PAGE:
The paper deals with the psychiatric assessment of personality in connection with the out-of-home-placement of children. The focus lies on the assessment of two children, who were both born out of wedlock and admitted by their guardians to the psychiatric child observation ward Brüschhalde in the Canton of Zurich in 1957 and 1972. The authors show how personality was conceptualised, recorded and evaluated in an in-patient context. The doctors examining the two children diagnosed «abnormal», or more precisely «neurotic reactions», which were triggered by «unfavourable social conditions» and led to developmental disorders. This was in fact the most common diagnosis at the Brüschhalde in those years.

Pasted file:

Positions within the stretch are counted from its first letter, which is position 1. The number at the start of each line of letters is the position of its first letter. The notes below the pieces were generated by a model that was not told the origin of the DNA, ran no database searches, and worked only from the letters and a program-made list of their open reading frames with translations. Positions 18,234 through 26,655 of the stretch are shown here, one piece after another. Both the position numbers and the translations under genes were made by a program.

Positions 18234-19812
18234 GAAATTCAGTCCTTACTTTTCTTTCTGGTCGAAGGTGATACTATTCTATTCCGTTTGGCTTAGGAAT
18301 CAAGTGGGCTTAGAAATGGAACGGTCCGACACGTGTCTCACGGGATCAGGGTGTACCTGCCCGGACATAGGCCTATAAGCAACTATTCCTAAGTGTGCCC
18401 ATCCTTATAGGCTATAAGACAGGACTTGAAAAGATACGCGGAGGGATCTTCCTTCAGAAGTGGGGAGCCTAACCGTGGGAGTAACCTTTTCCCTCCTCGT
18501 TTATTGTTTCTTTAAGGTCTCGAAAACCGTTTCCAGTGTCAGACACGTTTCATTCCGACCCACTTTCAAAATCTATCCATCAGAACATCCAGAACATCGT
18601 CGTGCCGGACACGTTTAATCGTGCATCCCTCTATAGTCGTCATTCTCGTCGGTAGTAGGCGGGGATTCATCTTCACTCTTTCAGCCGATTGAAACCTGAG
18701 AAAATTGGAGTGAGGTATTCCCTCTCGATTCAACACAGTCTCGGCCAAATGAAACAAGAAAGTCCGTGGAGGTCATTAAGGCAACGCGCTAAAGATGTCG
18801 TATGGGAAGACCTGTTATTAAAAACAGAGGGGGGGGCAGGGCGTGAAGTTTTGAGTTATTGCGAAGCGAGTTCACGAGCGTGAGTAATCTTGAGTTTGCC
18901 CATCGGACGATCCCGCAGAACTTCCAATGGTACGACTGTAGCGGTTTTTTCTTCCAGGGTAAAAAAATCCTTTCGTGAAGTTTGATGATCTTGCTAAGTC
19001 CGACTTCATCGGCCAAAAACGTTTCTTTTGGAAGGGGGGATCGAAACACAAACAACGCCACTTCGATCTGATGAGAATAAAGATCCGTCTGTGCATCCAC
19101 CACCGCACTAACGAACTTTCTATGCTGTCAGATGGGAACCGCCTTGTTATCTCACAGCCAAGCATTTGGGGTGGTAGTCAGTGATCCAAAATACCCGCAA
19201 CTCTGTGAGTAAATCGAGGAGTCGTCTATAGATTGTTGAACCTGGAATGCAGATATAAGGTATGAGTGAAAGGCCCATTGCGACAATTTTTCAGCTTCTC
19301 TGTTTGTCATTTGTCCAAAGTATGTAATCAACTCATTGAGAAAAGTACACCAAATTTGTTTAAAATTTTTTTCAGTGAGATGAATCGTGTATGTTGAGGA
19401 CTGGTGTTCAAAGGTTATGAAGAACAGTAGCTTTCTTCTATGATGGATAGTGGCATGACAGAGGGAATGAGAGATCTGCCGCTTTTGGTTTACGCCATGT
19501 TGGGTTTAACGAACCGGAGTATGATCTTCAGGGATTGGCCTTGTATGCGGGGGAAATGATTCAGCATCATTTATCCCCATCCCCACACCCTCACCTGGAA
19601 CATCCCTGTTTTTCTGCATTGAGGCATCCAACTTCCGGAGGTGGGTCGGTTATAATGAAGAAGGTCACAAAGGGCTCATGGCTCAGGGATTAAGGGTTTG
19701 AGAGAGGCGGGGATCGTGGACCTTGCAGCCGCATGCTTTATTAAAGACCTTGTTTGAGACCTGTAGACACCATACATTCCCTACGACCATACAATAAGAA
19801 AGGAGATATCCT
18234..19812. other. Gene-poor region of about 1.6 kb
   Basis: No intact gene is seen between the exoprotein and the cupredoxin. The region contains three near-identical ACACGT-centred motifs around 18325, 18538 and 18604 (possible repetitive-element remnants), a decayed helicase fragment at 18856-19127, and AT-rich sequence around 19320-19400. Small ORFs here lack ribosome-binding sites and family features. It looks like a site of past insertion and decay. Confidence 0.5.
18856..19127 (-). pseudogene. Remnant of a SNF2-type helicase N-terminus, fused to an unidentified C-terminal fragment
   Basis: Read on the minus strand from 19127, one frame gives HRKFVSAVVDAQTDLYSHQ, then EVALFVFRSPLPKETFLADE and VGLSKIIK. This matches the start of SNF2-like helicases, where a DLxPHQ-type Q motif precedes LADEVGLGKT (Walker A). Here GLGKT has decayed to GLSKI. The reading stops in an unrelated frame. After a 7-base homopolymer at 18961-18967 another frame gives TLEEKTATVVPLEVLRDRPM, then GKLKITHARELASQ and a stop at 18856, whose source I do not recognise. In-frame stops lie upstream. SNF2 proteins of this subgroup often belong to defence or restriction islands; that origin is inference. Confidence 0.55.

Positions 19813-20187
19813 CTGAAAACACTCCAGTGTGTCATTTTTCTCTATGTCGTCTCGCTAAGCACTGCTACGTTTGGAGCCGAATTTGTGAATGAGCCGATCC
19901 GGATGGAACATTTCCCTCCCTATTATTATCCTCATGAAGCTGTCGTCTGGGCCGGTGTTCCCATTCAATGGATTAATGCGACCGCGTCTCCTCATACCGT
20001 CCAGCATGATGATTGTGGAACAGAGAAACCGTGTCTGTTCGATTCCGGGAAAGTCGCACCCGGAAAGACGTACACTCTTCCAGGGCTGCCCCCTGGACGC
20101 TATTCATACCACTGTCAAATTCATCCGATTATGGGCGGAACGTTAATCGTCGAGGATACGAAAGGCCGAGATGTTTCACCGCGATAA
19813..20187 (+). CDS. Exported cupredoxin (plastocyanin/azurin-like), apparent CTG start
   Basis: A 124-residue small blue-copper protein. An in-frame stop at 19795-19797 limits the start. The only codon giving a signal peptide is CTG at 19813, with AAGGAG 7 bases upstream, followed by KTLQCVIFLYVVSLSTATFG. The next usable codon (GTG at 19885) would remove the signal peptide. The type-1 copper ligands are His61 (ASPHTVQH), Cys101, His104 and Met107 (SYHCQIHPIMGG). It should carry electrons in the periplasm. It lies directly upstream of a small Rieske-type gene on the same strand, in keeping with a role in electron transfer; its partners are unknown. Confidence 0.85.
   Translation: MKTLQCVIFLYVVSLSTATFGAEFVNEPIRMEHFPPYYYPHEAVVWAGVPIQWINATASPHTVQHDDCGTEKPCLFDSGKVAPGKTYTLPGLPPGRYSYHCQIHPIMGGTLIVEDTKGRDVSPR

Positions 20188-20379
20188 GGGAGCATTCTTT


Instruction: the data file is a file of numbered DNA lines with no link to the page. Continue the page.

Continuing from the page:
The personality concept of child psychiatry represented a developmental concept which aimed not only at personal development but also at social assimilation. The most important prerequisite for a «normal» personality to develop, was and remained a «decent, harmonious family life». Out-of-home- placement of children was therefore not mainly based on the diagnoses, but on the evaluation of family background and the personality of the parents, especially the mothers.